"Patient Initiated Research", its a great idea whose time is overdue, and is also an antidote to the powerlessness of the virtual.
Yet the virtual continues to evolve, and with that, I should do a shout out to one of the other presentations that I thought was incredible. I tweeted that @EndoGoddess managed to fit about three hours of information into a one hour time slot. I don't have the time or energy, right now, to hit even a small subset of the points she did. Suffice it to say that she is doing some very interesting work with texting and apps to improve health outcomes, and when you get right down to it, the real power of this conference, no offense to people focusing on marketing or ROI, is improved health outcomes.
The virtual has changed dramatically since Baudrillard wrote his article, and perhaps with a copy of Zen and the Art of Motorcycle Maintenance sitting next to a health blogger's computer, the virtual can become a bit more powerful, especially for those running with ideas picked up at the summit this week.
Yesterday morning, I checked the #MayoRagan hashtag on Twitter to see that @jamiesundsbak had checked in on Foursquare at Starbucks. (This morning, he's at Caribou Coffee). We've been communicating a bit online and I've been looking forward to meeting him. Unfortunately, by the time I had finished my morning tasks, he had already moved on. Fortunately, however, @drmikesevilla had checked in. I hadn't met Mike before, but I picked him out at Starbucks, sat down and had a great conversation.
This goes to one of my favorite talking points about social media. One of the old criticisms of social media is, why don't people actually meet face to face, instead of having to communicate online all the time. Social Media is a gateway drug to face to face communications. It is a great way to jump start a conversation and a friendship.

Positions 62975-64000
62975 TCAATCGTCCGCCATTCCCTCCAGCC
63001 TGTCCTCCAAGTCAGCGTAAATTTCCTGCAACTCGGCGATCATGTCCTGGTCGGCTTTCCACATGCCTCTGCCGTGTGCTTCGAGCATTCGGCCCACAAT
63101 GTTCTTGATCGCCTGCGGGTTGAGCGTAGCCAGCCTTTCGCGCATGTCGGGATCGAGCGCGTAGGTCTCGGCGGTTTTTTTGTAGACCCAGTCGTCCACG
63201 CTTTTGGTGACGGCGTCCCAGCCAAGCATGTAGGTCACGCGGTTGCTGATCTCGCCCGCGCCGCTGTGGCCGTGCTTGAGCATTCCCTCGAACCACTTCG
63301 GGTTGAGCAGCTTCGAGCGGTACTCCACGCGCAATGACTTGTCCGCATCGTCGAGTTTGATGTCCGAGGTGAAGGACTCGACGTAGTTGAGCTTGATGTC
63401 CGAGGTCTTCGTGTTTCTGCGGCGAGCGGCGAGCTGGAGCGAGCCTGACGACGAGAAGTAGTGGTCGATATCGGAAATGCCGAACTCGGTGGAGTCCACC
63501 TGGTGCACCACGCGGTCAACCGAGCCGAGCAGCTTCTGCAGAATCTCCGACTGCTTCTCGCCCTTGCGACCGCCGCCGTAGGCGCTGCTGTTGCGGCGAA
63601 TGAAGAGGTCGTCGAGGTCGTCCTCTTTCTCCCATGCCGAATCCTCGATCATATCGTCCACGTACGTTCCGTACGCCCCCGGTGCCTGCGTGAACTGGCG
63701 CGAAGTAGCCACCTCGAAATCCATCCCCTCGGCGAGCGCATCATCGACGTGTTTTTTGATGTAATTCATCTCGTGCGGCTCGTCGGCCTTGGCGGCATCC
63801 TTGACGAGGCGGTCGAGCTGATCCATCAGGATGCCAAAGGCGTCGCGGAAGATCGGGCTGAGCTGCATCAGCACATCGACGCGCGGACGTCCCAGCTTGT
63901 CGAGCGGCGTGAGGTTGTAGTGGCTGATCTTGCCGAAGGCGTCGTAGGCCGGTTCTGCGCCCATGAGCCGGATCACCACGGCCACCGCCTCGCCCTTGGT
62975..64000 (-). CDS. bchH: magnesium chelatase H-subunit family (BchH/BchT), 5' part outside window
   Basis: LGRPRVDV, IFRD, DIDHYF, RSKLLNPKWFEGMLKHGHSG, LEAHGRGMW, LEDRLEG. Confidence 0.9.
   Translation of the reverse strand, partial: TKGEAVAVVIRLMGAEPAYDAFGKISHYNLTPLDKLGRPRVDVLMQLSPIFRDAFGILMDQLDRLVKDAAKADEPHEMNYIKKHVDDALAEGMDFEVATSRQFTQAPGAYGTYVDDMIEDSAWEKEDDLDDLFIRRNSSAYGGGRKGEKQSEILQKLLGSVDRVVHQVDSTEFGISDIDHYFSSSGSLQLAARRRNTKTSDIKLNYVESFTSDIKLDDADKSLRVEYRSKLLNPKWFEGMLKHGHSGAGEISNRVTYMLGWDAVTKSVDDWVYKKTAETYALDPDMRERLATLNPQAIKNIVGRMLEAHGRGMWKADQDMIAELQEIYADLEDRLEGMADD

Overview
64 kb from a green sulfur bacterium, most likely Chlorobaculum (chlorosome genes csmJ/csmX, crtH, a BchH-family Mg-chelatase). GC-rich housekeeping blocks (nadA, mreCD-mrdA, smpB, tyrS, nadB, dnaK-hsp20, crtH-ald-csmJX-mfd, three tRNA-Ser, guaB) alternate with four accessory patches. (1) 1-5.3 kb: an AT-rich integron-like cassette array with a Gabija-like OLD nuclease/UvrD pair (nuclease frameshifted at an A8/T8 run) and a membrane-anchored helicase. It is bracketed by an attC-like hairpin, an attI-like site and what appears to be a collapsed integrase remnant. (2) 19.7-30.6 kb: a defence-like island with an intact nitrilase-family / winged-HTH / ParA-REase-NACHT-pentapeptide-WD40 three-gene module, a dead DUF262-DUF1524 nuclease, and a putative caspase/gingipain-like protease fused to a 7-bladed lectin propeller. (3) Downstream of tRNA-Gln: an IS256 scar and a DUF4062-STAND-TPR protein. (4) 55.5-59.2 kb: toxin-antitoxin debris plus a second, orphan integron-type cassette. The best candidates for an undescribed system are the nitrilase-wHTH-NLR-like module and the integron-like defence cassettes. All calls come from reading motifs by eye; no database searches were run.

After checking in at the conference and meeting with my boss, I returned to my room to plan for the day and get a little more done online. The next big event was the tour of the Mayo Clinic. This tour deserves a blog post of its own, but since I'll probably not have as much time to write as I would like, I'll put in some thoughts here, and not feel so bad if I don't get a chance to come back to a more complete description of the tour.
The first thing that was pointed out to me in the tour of the Mayo clinic was art. Art is everywhere, from the piano in the lobby, to sculptures and paintings everywhere. It was great to see art as an important part of the healing process. This was followed by a visit to the Center for the Spirit. Our religious beliefs are an important part of our healing journey, and it was great to see the Center for the Spirit in such a prominent role.
The tour proceeded past patient intake to the labs. The tour guide mentioned that two FedEx planes arrive at Mayo each day with specimens to be tested. Patients checking in typically get their blood work done as part of intake and have results by the time they meet with their doctors.
The next key focus was history. It is communicated strongly to all employees as part of establishing shared values. This was set in contrast to innovation. Mayo prides itself for its innovations, but those innovations come out of the shared values. As an aside, when I later mentioned the historical aspects, one Mayo employee rolled his eyes. Apparently there is some 1986 book on the history of the Mayo clinic that employees are expected to spend a lot of time with.